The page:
A final fact is not evident in any map of human population: Little about population change is inevitable. Decisions that societies and their governments make today can have a significant impact on the paths that population size, structure and distribution follow in the years to come.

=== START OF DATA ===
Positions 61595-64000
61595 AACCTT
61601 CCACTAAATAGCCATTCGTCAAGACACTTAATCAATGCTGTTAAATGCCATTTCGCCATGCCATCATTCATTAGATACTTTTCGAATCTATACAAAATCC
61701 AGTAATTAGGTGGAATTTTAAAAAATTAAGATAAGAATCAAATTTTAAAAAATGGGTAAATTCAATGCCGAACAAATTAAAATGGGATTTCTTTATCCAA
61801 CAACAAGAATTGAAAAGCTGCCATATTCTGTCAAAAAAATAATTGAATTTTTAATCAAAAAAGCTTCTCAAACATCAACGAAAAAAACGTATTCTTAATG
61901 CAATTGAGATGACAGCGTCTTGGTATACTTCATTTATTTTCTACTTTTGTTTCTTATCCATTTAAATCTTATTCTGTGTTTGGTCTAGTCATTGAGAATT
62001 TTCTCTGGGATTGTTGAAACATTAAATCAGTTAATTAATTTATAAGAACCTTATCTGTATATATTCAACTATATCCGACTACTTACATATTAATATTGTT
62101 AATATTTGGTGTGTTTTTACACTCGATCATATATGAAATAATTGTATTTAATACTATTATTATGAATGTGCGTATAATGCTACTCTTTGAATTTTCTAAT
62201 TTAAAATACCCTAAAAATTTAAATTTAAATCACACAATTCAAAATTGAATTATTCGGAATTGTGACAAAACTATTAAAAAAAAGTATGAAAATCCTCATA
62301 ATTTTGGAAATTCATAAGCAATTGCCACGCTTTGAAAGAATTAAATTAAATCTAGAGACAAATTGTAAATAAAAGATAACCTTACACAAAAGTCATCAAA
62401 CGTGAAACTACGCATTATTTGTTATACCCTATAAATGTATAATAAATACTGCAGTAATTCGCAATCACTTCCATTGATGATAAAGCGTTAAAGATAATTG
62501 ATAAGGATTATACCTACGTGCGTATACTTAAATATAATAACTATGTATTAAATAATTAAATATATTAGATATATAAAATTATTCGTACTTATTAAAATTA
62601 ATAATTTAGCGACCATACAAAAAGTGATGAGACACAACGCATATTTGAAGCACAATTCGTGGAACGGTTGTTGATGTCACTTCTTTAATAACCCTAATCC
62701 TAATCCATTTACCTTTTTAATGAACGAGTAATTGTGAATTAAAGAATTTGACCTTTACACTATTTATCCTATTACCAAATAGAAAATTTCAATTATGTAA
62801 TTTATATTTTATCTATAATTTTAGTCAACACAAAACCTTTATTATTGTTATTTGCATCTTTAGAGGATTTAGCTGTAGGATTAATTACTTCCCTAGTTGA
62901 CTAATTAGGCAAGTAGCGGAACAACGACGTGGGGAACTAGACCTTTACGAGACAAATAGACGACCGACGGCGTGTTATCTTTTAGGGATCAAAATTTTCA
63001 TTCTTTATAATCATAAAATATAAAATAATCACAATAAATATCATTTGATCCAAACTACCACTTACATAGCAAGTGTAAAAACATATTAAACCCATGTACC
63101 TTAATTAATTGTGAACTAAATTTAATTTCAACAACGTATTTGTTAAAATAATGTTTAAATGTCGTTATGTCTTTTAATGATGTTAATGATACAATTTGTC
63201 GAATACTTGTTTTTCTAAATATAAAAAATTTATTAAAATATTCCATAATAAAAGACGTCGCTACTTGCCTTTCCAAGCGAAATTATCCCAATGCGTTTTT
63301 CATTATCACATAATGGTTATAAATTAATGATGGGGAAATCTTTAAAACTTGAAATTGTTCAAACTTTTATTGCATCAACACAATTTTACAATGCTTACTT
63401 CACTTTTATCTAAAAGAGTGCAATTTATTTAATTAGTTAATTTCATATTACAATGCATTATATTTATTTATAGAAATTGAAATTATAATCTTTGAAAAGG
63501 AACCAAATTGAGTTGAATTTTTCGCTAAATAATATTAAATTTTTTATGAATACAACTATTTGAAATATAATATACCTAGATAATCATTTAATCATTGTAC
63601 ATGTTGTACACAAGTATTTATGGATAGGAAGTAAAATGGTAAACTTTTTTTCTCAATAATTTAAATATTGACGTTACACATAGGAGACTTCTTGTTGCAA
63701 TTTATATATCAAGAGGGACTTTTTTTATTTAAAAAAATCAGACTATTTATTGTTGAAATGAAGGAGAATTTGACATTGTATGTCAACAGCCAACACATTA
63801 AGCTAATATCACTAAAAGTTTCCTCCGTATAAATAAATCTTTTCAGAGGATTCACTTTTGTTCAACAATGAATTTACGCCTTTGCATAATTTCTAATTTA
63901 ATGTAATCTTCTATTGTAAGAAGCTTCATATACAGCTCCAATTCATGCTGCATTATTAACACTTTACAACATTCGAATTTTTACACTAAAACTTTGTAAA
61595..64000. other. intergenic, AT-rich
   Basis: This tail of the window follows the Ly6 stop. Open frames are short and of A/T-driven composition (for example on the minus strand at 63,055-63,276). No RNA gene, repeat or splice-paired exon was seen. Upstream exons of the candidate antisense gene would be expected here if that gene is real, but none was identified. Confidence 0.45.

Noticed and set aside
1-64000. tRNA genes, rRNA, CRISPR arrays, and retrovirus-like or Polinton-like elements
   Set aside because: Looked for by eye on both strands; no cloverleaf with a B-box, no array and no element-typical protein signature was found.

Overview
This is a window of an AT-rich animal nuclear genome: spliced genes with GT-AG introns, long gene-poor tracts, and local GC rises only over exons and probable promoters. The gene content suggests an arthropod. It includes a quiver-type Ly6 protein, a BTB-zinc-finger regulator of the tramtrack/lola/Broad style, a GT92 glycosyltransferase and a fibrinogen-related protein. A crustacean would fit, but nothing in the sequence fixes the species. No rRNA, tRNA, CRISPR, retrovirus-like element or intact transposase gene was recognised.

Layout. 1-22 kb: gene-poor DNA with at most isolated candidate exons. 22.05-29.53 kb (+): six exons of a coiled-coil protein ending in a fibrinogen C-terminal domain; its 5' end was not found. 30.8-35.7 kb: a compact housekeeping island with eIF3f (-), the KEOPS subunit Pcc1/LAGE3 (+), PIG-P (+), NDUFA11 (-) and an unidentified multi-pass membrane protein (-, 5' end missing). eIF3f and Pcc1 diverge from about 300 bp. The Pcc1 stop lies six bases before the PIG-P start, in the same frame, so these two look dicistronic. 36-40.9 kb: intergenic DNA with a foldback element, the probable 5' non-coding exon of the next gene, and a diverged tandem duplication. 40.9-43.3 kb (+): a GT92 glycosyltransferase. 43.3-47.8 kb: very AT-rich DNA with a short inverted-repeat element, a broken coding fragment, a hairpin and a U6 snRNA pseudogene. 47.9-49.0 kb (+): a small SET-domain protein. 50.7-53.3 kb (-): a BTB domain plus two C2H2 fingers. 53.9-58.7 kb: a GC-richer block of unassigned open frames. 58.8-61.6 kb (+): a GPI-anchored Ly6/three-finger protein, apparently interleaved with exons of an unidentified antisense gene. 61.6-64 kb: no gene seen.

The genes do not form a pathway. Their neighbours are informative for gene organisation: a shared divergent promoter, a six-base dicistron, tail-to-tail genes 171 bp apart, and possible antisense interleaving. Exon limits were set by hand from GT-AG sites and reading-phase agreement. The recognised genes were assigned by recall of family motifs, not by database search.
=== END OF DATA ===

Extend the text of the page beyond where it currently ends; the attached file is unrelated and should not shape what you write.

Population Action International hopes that this map will help spark further efforts to map in detail the population-density implications of major population projections. In each region and country, such maps could benefit greatly from adjustment by local demographers, geographers and other experts who know the specific developments likely to happen in their areas that may affect future population density. We hope also that the maps will spur an increase in public and policymaking discussion in all countries about the implications of the world’s population growth as it heads to 7 billion people and beyond.